Until victory at Elgin City on Saturday – however impressive, it was very much a case of closing the stable door after the horse had bolted – there is no escaping the fact Dundee United’s Betfred Cup campaign fell way below expectation.
A draw and penalty shootout loss against Arbroath followed by defeat at Ross County, though the performance was decent, meant it was effectively over by the mid-point of the group stage.
Going into the home clash with Alloa a week past Saturday, mathematically United could have still qualified but, as the most they could have mustered was seven points, we all knew they were out.
In the previous two seasons of the group format, no runners-up had progressed with such a low total and that was to be the case again this time round as Inverness missed out on goal difference despite chalking up three wins.
That meant, in some ways, another draw, that was followed by more spot-kick woe against the Wasps, was irrelevant.
Except for the fact United were looking for decent performances and results in the lead up to this weekend’s Championship opener against in-form Dunfermline.
It meant improvement at Borough Briggs, if nothing else to raise morale among fans, was vital.
For that reason the 4-0 success up north was a big result for United and manager Csaba Laszlo who, if not quite feeling pressure, had clearly been perturbed by his new-look team’s sticky start.
Csaba’s spirits were lifted by the performance and it allowed him to highlight the contribution of a young player whose displays in the Betfred had been largely lost in the gloom surrounding the first three results.
In mentioning teenager Declan Glass, though, the gaffer probably demonstrated his awareness of United’s long history of producing exciting young talent. Not only did he avoid going overboard about the 18-year-old, he went out of his way not to compare him with any of those who went before him.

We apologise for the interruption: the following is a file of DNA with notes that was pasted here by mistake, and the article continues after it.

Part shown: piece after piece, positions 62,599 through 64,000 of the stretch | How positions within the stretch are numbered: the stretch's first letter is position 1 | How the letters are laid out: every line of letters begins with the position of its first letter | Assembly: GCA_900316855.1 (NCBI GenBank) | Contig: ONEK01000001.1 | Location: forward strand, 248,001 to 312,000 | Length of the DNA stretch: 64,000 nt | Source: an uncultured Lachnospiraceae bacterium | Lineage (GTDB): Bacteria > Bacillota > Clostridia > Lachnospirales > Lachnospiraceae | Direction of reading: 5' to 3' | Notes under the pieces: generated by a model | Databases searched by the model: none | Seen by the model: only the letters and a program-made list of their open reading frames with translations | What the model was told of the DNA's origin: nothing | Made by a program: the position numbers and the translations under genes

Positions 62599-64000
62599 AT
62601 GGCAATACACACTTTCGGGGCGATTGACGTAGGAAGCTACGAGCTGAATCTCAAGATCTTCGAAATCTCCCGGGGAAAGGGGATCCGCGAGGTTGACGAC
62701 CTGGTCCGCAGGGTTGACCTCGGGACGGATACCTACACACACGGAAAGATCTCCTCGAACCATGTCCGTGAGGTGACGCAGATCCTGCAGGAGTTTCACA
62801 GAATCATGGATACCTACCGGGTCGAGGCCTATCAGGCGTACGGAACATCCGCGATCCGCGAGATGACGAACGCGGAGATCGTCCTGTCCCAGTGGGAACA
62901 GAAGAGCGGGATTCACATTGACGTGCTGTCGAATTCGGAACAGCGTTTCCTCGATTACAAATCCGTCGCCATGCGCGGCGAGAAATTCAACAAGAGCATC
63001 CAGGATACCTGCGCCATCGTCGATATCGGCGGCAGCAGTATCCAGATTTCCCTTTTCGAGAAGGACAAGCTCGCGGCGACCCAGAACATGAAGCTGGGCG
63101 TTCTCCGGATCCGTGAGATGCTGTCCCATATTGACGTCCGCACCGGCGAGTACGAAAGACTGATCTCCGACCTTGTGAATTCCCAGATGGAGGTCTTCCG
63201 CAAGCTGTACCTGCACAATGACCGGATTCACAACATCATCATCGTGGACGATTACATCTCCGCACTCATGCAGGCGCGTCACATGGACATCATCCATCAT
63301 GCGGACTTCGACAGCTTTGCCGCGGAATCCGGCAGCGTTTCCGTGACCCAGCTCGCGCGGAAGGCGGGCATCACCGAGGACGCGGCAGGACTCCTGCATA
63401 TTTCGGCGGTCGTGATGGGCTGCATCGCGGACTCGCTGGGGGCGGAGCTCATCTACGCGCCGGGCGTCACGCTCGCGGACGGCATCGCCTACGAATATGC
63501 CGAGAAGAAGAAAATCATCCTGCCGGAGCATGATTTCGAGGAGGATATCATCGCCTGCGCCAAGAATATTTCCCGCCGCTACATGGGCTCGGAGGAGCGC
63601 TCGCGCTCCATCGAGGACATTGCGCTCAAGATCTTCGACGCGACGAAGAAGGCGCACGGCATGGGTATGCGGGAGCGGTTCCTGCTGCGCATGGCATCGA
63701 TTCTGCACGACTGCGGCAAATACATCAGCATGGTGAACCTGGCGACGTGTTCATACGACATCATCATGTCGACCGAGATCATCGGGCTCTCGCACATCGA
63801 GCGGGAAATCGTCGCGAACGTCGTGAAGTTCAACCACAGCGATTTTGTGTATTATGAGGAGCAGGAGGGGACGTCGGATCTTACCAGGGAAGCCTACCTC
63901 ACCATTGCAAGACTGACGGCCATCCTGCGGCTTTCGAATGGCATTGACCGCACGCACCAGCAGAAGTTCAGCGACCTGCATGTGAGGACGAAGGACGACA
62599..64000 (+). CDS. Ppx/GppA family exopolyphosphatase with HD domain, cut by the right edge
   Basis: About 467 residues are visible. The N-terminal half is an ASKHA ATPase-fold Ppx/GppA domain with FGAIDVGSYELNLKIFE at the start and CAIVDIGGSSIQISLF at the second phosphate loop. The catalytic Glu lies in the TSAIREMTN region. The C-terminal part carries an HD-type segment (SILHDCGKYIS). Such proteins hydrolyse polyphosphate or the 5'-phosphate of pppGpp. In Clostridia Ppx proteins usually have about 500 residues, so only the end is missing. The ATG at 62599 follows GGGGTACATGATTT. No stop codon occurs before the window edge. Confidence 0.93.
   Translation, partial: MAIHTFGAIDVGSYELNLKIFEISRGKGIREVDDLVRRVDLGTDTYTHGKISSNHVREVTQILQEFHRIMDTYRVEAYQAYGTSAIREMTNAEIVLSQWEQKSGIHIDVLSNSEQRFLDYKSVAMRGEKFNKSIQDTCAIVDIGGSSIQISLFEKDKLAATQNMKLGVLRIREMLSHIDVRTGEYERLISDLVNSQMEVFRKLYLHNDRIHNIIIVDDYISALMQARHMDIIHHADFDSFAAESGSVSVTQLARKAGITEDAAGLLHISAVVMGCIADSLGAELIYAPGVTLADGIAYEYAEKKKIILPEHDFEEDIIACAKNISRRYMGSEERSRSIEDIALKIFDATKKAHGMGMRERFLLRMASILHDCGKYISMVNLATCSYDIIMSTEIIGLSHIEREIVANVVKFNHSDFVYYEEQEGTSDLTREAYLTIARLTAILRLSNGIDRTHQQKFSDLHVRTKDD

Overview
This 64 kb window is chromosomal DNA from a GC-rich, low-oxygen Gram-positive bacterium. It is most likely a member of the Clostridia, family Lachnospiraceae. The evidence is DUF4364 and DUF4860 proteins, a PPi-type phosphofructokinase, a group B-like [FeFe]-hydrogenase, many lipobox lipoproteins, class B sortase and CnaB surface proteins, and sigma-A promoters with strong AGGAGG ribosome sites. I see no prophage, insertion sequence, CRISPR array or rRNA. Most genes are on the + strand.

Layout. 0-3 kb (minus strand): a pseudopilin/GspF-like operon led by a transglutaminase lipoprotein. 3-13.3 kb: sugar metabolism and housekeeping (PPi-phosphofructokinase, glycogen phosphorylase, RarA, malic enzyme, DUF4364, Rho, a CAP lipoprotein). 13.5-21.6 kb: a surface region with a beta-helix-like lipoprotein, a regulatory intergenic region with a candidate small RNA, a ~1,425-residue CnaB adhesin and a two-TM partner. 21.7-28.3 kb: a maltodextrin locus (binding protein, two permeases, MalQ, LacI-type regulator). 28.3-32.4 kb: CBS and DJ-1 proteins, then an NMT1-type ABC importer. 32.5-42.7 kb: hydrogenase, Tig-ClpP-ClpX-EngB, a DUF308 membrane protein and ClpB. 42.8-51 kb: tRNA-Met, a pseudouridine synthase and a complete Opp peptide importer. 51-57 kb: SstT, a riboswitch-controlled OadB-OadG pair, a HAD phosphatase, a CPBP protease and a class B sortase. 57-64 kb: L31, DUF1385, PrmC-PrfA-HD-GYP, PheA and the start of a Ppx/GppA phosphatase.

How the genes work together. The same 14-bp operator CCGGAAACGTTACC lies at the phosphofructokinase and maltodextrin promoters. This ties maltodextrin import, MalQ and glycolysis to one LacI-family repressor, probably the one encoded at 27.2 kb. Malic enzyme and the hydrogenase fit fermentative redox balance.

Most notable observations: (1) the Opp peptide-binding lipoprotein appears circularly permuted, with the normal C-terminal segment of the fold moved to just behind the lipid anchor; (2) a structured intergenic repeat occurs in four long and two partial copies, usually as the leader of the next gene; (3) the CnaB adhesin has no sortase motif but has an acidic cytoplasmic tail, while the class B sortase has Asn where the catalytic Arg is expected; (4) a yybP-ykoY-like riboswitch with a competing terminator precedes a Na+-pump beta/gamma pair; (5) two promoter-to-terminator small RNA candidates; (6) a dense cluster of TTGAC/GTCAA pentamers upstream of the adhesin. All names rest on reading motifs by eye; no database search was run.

Csaba even stressed the kid, who got his first goal at Elgin, will be developed carefully.
That’s a process he started last season when there were those who felt Glass should have been thrown into the team.
His boss resisted that temptation and, while we can expect to see him feature regularly in matchday squads this term, he will be used carefully.
“Declan is a player from our academy and he has skill. At the moment I want to build him up and slowly give him the chance to show how good a football player he is,” said Csaba.
“He has to learn a lot, especially he likes to dribble, but he has to play for the team. On Saturday – and in the previous games – he has a really good shot from the second line. He sees the situation and I think he will be a very good football player.”
Even with those cautious words, it’s clear how highly United rate this kid. However much they try to protect him, the more is seen of him, the more it’s likely comparisons with other homegrown talent will be made.
Given his eye for a goal and the kind of pass in and around the penalty area that creates opportunities for others, the one recent product of the Tannadice youth policy he seems most likely to be compared with is Ryan Gauld.
That would come with a degree of pressure and mean he has big shoes to fill but it could be useful in his development. Talent that he is, in four years since leaving for Lisbon, Gauld hasn’t made the progress expected.
That can serve as a reminder to Glass, however eager he is to develop, following his manager’s policy of taking things a step at a time looks certain to be the best way forward.